Oral surgery aims to correct problems or damage to the teeth, jaws, and mouth. It is frequently termed oral and maxillofacial surgery, which incorporates surgery of the facial structures, sinuses, and neck.
Oral surgery may be required for the following problems:
Impacted teeth are teeth that do not emerge in proper alignment, or fail to emerge through the gum line. Impacted teeth become trapped between the jawbone and the gum tissue, resulting in swelling, pain, and infection of the gums. In some cases, they can result in permanent damage to the surrounding teeth and gums. Most often, it is the wisdom teeth that are impacted and need to be removed through oral surgery. Because the wisdom teeth are the last set of teeth to develop, the jaw may not have sufficient space to accommodate them. The cuspids and bicuspids are other teeth that can become impacted as well.
Oral surgery is required to fit dental implants in the jaw as a replacement for missing teeth. During the surgery a small hole is drilled in the jawbone to fit a titanium screw that will hold the implant in place. High bone density and quantity in the jaw is required for the dental implant procedure to be successful.
- Unequal jaw growth: When the upper and lower jaws do not develop properly, this may result in difficulty with speaking, eating, and breathing. To correct misalignment, your dentist may recommend the use of braces or similar oral appliances. For more serious cases, oral surgery may be most helpful to reposition the jaw to restore proper function.
- Improve fit of dentures: Before fitting dentures, oral surgery may be performed to correct any misalignment of the jaw. For people who wear dentures over the long-term, underlying bone structure tends to wear, resulting in dentures that no longer fit properly. In serious cases, an oral surgeon may perform a bone graft procedure.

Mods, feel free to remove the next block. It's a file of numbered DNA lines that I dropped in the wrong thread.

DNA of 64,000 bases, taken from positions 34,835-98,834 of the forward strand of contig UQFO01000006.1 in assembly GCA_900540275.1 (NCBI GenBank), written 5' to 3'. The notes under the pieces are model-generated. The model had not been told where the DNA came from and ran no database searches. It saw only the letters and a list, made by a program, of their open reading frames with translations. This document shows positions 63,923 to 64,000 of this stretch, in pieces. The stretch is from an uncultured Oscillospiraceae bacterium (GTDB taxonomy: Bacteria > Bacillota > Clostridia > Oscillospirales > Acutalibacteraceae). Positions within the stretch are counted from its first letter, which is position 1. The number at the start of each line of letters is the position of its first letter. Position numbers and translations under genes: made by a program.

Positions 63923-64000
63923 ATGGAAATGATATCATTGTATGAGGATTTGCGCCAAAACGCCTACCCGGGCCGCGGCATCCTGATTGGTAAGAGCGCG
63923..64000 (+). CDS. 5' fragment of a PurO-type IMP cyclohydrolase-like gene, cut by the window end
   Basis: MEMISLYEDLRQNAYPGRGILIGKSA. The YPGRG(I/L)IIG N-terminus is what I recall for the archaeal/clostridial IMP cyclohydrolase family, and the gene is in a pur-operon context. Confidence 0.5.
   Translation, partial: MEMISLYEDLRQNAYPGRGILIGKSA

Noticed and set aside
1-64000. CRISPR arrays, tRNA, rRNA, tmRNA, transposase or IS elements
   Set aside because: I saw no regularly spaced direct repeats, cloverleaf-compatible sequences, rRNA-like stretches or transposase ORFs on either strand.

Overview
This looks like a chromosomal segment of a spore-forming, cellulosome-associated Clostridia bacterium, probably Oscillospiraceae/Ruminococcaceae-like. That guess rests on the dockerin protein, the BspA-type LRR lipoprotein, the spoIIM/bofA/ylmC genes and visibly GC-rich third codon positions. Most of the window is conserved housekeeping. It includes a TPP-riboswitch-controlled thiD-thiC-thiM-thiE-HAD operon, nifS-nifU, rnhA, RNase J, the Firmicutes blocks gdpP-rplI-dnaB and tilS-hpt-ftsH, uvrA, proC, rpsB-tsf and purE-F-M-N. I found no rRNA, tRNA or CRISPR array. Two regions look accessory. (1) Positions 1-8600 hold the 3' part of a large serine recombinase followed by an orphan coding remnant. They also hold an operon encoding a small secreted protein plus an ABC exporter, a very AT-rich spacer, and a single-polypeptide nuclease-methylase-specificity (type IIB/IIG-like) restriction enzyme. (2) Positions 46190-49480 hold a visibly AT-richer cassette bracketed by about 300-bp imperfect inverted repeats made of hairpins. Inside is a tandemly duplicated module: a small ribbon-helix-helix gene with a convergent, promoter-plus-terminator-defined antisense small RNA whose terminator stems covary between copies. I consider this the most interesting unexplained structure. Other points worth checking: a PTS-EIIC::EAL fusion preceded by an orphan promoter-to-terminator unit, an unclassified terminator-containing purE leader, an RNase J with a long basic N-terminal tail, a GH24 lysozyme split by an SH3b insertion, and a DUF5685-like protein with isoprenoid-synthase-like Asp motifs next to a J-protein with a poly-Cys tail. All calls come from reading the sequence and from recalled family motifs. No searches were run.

- Temporomandibular joint (TMJ) disorders: The TMJ connects the temporal bone located on the skull in front of each ear and the lower jaw or mandible. TMJ disorder impedes the flexibility of the jaw and may cause pain at rest or during chewing, talking, and other movements of the jaw. Most of the time treatment includes the use of splints, exercises, medication, nutrition therapy, physical therapy, and chiropractic treatment. In advanced cases, adjustment of the occlusion (adjusting the “bite”), orthodontic treatment, the placement of crowns, and surgery of different types may be recommended.
Other Conditions Treated By Oral Surgery
- Damage to the facial bones or jaws may be repaired through oral surgery.
- Lesions, or abnormal tissue growth, can be extracted for laboratory testing or removed by an oral surgeon.
- Cleft lip and cleft palate may be corrected by a team of healthcare specialists with several treatments that include oral surgery.
- Infections in the face, jaws, or neck can be diagnosed and treated by an oral surgeon. If surgery is indicated, the surgeon may cut into and drain the infected area as well as extract any teeth that may be involved.
- Snoring or sleep apnea may be treated using oral surgery, if the use of oral appliances has not been successful in alleviating the problem.